When Loveland, Colorado got its own Pop Warner team three years ago Isaac Crane was more than ready to be its quarterback.

Isaac Crane started pretty early. His father, John Crane, a surgeon in the town of around 70,000 just south of Fort Collins and 50-miles north of Denver, had the current 12-year old seventh-grader throwing a football when he was two-years old.

“He just seemed to have a knack for it right away,” John told NFA Nation.

That knack has turned into a lot more. As Isaac’s interest and prowess continued to grow, John sought to help him fulfill his dreams and goals by getting him into NFA camps at age eight.

At his first camp Isaac cried after the Heartbreak Ridge drill when NFA Founder and President (Darin) Slack got on him about getting outside the lines.

“I leaned from that experience that the coaches were trying to help me and not make me feel bad, and that’s one of the ways you do it,” Isaac said.

A budding star

Isaac continued with NFA and also played Little League football until he was 10, and then the Loveland Titans came to be, and “Zick” as his family and friends call him, found his niche.

The first year as a junior pee wee Isaac played quarterback, or center, and defensive end. The team made it all the way to the Regional finals (Texas, Oklahoma, Colorado, New Mexico, Louisiana and Arkansas) at the Cotton Bowl in Dallas, where they lost 6-0 in the last minute.

The following year as a pee wee, Zick led his team to victory at the Cotton Bowl, thus earning a spot at the Pop Warner Super Bowl in Kissimmee, Florida. The Titans won their first game and then lost but finished fourth in the country.

Last year as a junior midget, Isaac and his Titans team went back to the Super Bowl but lost their first two games.

Named a Blackshirt

With his Pop Warner success, plus having attended NFA Camps, Zick was invited to the Dual of the Dozens in 2012 where he eventually placed third when the scores were recounted, after leaving the event thinking he was fourth.

Last year he was named a Blackshirt and began working with NFA Senior Certified Quarterback Instructor and Lead Camp Coach JC Boice.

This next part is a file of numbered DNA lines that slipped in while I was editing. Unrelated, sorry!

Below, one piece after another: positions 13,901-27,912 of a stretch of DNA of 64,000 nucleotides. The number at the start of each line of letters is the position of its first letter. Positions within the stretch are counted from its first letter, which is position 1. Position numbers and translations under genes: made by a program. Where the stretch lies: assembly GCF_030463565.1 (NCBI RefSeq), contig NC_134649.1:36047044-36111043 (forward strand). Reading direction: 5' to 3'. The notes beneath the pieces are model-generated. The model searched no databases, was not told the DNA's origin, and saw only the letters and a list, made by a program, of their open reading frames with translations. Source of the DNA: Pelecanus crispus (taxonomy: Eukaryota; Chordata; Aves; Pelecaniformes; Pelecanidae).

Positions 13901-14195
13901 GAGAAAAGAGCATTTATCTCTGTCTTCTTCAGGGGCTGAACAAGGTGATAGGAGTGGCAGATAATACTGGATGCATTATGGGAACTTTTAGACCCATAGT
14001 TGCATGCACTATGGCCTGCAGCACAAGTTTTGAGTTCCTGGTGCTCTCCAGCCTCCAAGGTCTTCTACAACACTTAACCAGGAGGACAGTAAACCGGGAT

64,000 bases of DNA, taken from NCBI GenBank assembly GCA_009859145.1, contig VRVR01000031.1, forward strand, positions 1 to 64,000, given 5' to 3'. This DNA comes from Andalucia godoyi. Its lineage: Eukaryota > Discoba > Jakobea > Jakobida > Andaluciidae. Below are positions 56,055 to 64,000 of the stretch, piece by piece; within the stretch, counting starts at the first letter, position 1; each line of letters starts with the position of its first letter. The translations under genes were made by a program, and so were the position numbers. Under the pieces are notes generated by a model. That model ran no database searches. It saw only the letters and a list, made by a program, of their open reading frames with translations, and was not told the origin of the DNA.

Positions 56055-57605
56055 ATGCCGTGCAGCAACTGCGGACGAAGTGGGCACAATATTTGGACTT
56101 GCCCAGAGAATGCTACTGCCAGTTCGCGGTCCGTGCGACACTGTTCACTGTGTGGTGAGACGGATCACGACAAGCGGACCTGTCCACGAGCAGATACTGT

In January, Boice invited Isaac to Seattle for a 7/7 camp with around 20 QBs from around the nation.

As a result of his showing in Washington, the 5-foot-6, 126-pounder that can throw it on a rope from 20-30 yards, and has topped out at 43-yards in distance, will be doing a lot more private work with Boice this summer.

To get the kind of attention Boice has and will be giving him, means Isaac must be really adapting to the NFA approach.

What Zick has learned from the NFA and Boice

“When I first started going to NFA camps the most important thing was mechanics. Now that I have mechanics it’s about the NFA system and engaging it in game-like situations.”

“I really like working with Coach Boice a lot. It’s different than the regular camps.” JC expects you to know the mechanics so it’s about applying them.”

“Isaac has an approach to the game way beyond his years,” Boice said. “Not only his maturity in terms of processing the game as a quarterback, but also in his work ethic, and most importantly his leadership.”

“There’s something about being the quarterback that I really like,” Isaac remarked. “The feeling of being in charge, and the guys look up to you. It’s a really good feeling.”

“Physically, Isaac has all the tools. He’s big and strong, and even though he’s growing a ton right now, he’s still very smooth and coordinated, and he really loves to compete.”

“Football should be fun,” Isaac noted.” That’s why you play, but it’s also about competitiveness. You want to win.”

Baby of the family thinks big

Zick, as his brothers Nathan and Dawson originally named him, might be growing a lot, but he’s still the baby of the family. John and his wife Suzy Crane, also a physician, have three boys.

Nathan, a 17-year old senior at Loveland High, only made it as a back-up quarterback but still has been very encouraging to Zick and someone he looks up to. Dawson, a 15-year old sophomore at Loveland, is a basketball player.

“My dad is really busy as a doctor but he’s given me every single opportunity that we can find a way to do it, to achieve my goals.”

Despite straight A’s at the academically difficult St. John’s Catholic School in Loveland, Isaac, who’s favorite subject is social studies, doesn’t see himself following in his mother and father’s footsteps and becoming a doctor, although he would like to follow his family in choice of college.

“I’d very much like to go D1 in college but we’ll have to see what the world’s plan is for me. Most of my family went to Oklahoma State and I like it too. I’d love to go there.”

And what about after that?

“I don’t want to become a doctor. I see myself as a quarterback, maybe the NFL, but it’s a long way to thing ahead,” remarked Isaac, who tells NFA Nation his hero and favorite quarterback is Peyton Manning of the Denver Broncos.

If Isaac “Zick” Crane continues to impress the NFA coaches and apply the NFA principles into his game plan, and maintains the competitiveness that made such an impression on Boice, the sky is the limit.

Isaac Crane 4

Isaac “Zick” Crane has all the tools and the right amount of competitiveness according to NFA Senior Certified Quarterback Instructor and Lead Camp Coach JC Boice